Google, the immensely popular Web search engine, has been touted as the closest thing the Web has


Google, the immensely popular Web search engine, has been touted as “the closest thing the Web has to an ultimate answer machine.” Although this is debatable, of course, it is far more difficult to deny that the company is, in fact, the closest thing we have to an ultimate example of business success. Founded by two computer science graduate students at Stanford University in the late 1990s, Larry Page and Sergy Brin, Google has grown astronomically. In late 1998, the search engine had 10,000 queries per day, a figure that grew to 300 million by 2009. More than just a search engine, Google now has 12 product lines, including its highly regarded Android cell phone. On the heels of these accomplishments, financial success likewise has been impressive. Only four months after the initial public offering of Google stock in August 2004, its price more than doubled and has risen much higher ever since.

Although Google is in the technology business, its founders acknowledge that the company’s greatest challenges lie more with people than computers. At first, Page and Brin worked with just a handful of employees out of a converted garage, but today the company has some 10,000 employees in its sprawling headquarters, known as the “Googleplex,” in Mountain View, California. With such rapid growth, how can Page and Brin ensure that their many new employees share their passion for innovation and work hard to achieve it? Brin explains his strategy quite simply: “To have a good lifestyle, we have to have a good lifestyle at work.”

Just about all the people who work at Google, from the most advanced computer engineers to the lowest level employees, are hand selected (or, at least, approved)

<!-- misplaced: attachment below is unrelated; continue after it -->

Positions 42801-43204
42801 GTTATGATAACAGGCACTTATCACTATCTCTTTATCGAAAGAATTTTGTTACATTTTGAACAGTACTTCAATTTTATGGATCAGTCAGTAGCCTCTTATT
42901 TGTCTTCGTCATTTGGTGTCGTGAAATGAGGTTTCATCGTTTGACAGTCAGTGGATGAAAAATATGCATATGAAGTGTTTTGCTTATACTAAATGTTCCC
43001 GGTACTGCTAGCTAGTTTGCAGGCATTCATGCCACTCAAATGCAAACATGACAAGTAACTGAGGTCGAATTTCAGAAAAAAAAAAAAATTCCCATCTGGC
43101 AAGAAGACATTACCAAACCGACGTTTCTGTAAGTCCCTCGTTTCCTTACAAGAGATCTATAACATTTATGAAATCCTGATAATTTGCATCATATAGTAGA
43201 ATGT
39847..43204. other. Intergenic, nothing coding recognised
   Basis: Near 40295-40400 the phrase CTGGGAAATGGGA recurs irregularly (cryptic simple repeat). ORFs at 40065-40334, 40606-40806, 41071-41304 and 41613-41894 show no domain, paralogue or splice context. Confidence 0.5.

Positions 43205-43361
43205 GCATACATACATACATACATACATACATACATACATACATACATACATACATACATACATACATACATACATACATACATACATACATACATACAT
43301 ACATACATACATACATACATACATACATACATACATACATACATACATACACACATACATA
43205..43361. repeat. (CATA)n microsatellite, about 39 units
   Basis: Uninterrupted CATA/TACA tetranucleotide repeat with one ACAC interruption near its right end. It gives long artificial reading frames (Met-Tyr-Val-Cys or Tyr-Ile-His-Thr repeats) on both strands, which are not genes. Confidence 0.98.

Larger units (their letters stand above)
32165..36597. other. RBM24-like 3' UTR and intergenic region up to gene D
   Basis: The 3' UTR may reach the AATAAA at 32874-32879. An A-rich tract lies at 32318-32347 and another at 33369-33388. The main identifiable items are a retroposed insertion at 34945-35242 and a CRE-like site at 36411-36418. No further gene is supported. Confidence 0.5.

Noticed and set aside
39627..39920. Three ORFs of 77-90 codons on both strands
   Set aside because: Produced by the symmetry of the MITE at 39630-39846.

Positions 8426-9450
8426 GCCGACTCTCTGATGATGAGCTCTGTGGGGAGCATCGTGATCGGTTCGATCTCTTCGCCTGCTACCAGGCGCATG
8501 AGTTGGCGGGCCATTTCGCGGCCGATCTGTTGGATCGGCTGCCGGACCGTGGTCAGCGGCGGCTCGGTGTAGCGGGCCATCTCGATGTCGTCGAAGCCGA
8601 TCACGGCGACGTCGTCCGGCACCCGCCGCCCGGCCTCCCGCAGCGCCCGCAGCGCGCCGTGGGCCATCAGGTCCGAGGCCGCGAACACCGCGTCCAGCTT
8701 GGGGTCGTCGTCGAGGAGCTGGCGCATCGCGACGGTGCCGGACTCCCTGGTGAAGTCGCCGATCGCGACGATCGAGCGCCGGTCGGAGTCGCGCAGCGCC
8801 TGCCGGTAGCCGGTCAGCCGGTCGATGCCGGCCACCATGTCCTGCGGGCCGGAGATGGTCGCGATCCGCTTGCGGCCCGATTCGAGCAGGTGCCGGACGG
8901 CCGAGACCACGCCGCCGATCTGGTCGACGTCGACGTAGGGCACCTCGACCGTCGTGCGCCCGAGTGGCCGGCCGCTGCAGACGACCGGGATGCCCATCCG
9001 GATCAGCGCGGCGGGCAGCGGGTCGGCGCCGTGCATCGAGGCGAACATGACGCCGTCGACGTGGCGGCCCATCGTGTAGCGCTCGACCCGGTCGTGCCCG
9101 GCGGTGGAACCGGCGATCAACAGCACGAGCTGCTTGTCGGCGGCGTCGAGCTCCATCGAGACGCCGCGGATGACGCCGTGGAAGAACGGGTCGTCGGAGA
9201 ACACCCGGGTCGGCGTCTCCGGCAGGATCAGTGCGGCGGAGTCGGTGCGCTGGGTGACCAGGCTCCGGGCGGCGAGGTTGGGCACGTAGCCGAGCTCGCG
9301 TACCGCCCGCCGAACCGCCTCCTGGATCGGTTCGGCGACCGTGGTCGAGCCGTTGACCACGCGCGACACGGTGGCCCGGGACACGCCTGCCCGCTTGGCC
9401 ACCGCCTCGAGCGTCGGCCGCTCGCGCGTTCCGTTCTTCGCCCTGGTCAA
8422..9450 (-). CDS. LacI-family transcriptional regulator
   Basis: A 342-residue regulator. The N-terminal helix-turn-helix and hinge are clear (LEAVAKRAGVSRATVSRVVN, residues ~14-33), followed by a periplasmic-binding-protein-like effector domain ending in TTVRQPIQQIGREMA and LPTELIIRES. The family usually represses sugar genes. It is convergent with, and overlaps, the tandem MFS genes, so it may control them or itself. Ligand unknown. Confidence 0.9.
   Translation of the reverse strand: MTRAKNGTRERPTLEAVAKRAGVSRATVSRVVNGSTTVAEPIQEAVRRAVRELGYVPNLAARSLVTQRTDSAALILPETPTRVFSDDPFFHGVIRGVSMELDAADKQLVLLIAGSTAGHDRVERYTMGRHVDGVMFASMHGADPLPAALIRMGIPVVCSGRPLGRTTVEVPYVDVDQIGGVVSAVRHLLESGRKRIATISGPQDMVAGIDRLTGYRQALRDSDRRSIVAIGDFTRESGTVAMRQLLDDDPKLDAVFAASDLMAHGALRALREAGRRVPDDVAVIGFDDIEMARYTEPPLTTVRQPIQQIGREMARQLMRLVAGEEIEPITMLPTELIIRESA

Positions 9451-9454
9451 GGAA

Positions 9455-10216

by Page and Brin. They look for people who are inspired not by money, but by love of the work they do. After all, they are expected to work long hours and to achieve unparalleled levels of excellence, to come up with “the next big thing.” To make this happen, they go out of their way to make Google a great place to work. As Brin put it,

“Work should be challenging, and the challenge should be fun.”

With this in mind, Page and Brin have taken strides to ensure that there’s a comfortable and friendly atmosphere at Google. For example, there is no dress code; you dress however you wish to be comfortable (as stated in the company’s philosophy, “You can be serious without a suit”).

People even can bring their dogs to work, keeping them company throughout the day. To help everyone stay fit and to build a spirit of teamwork, there’s also a very strong spirit of play at Google; at noon each day there’s a volleyball game outside.

Google puts users first when it comes to online service, and it puts employees first when it comes to daily working life. Employees are treated very well. A fantastic on-site cafeteria serves gourmet meals of every kind, catering to a variety of dietary needs and preferences—

all absolutely free of charge. According to CEO Eric E.

Schmidt, this is just good business because it keeps people at their desks instead of leaving the building to eat.

The company also invests in its employees in another interesting way. Every year, the company takes all its employees on an all-expenses-paid ski trip. Again, this is seen as good for the business because it promotes the spirit of càmàràderie that’s necessary in their work environment, in which the sharing of ideas is critical.

This is not to say that Google is lavish or wasteful.

Although Page and Brin each made $6 billion when the company went public, and 1,000 employees also became millionaires, it is not money that keeps people going at Google.

Page and Brin still share a small office and live modestly, as do most of their employees. Although they have the means to be living extremely well (and surely will do so someday), right now, the thing that keeps everyone going at Google is their zeal to use computer technology to change the world. It’s all about innovation, and not getting rich quick.

Questions for Discussion
1. What does Google do to motivate its employees?
2. Based on the material in this chapter, what recommendations would you make to Google about additional things it could do to enhance motivation?
3. What particular problems or limitations do you envision in the recommendations you offered in answering the previous question? For example, under what conditions are they likely to be effective? Would they work for everyone?

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Behavior In Organizations

ISBN: 9781408264300

10th Global Edition

Authors: Jerald Greenberg

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